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This recipe contains information on wrapping your python scripts in batch files on win2k. This will enable your scripts to appear as if they are batchfiles and get automatically picked up from the path.

Python, 14 lines
@echo off
rem = """
Do any custom setup like setting environment variables etc if required here ...

python -x "%~f0" %1 %2 %3 %4 %5 %6 %7 %8 %9
goto endofPython """

# Your python code goes here ..
if __name__ == "__main__":
	print "Hello World"

rem = """
:endofPython """

It is very helpful to have python scripts along with other scripts which are usually available through the path and invoke them just like other scripts. This gives you the power of python and the ease of invocation of a batch script.

Wrap your python code in a .bat file with code shown in the recipe and you are ready !

Note that this method works with the cmd shell. For those using 4nt - you will have to substitute "%~f0" with "%_batchname"


Marcel Luethi 21 years, 4 months ago  # | flag

Small "bug" When running there's an error message on my XP commandline caused by the two lines below:

rem = """
Do any custom setup like setting environment variables etc if required here ...

which should be on the same line:

rem = """ Do any custom setup like setting environment variables etc if required here ...

IMHO: Very elegant way to start a script... - nice recipe!

Kevin Altis 21 years, 4 months ago  # | flag

instead add .py and .pyw to PATHEXT. There is a much simpler way. Simply add .py and .pyw to the PATHEXT environment variable on Windows NT, 2000, and XP (possibly Win9x and ME too, but I can't test that).

Open the System Control Panel, select the Advanced tab and then click the Environment Variables... button to bring up the dialog. PATHEXT is listed under the System variables. Once you've made the change, if you type set and press return in the command shell you should see your change:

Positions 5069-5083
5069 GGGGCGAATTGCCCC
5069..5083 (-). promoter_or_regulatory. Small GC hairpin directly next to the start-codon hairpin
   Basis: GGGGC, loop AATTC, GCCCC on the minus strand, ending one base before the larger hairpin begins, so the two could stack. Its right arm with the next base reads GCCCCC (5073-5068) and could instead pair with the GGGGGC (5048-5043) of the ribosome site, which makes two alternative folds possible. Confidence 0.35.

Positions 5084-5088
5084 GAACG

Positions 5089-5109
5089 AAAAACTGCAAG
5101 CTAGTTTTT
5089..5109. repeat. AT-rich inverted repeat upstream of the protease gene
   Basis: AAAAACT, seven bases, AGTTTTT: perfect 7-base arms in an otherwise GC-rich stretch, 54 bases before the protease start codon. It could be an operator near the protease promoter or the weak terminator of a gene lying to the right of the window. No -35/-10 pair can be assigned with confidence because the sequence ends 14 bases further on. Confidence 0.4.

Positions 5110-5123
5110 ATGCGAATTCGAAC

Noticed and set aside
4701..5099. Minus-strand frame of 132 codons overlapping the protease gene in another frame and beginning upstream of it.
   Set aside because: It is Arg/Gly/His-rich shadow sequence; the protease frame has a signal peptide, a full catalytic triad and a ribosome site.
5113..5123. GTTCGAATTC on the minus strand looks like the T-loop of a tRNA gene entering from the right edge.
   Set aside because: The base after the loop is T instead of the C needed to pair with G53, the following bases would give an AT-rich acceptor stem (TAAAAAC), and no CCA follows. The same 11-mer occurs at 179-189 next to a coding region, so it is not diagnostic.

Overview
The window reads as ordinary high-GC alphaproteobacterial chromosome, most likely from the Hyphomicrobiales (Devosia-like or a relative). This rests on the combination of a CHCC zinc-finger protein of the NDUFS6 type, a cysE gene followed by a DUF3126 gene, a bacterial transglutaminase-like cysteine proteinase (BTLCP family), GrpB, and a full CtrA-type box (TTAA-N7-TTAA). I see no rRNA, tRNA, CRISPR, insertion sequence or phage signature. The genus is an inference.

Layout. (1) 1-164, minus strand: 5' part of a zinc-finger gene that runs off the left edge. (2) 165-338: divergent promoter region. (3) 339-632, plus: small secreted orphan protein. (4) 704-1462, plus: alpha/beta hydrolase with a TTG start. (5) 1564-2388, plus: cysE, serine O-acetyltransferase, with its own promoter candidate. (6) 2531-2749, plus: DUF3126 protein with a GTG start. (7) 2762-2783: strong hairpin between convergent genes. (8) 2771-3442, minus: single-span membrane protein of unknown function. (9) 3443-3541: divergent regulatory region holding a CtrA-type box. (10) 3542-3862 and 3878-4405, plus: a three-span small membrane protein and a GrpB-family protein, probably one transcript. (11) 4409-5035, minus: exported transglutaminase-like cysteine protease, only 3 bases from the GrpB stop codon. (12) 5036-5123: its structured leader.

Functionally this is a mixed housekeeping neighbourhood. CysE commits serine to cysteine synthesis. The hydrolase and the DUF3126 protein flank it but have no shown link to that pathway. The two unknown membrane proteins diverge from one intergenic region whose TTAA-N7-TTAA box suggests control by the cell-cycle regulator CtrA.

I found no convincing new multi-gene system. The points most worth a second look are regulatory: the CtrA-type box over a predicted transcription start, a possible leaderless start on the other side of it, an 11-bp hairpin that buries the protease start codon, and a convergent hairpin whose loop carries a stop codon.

Now if you have a program called hello.py in one of the directories on your PATH, you can invoke it by just typing hello and return.

Note that you will won't be able to select a .py or .pyw file in the Explorer to open files of a particular extension. In order to do that, you'll need to use a variation of the instructions for associating .py and .pyw files with the codeEditor found at:


Just substitute your program for the codeEditor, and the extensions such as .txt, or .jpg, etc. you want to open.

Chris Arndt 18 years, 9 months ago  # | flag

Caveat. One thing to be aware of, if you follow the advice of adding .py;.pyw to PATHEXT:

You can call python scripts that are on the PATH or in the current directory by just typing the script name without the extebsion.

BUT: if you add the extension, the default action for that extension is called.

So if, for example, you followed the above mentioned tip and configured PythonCardEditor to be opened, when a .py file is double-clicked in the explorer, then PythonCardEditor will also be opened when you type in the name of a Python file with extension at the command prompt!

At least, my Win2k box acts like this.

Dobedani 15 years, 6 months ago  # | flag

Hi folks! Why make things so difficult? It is possible to have Python scripts invoked from VBScript. I have posted some code of general use, for invoking Python scripts from VBScript here: http://uk.blog.360.yahoo.com/blog-fk158Uc1dKTZFSiMvzMH.A--?cq=1 HTH Regards, Dobedani

Created by S Kalyan on Tue, 24 Dec 2002 (PSF)
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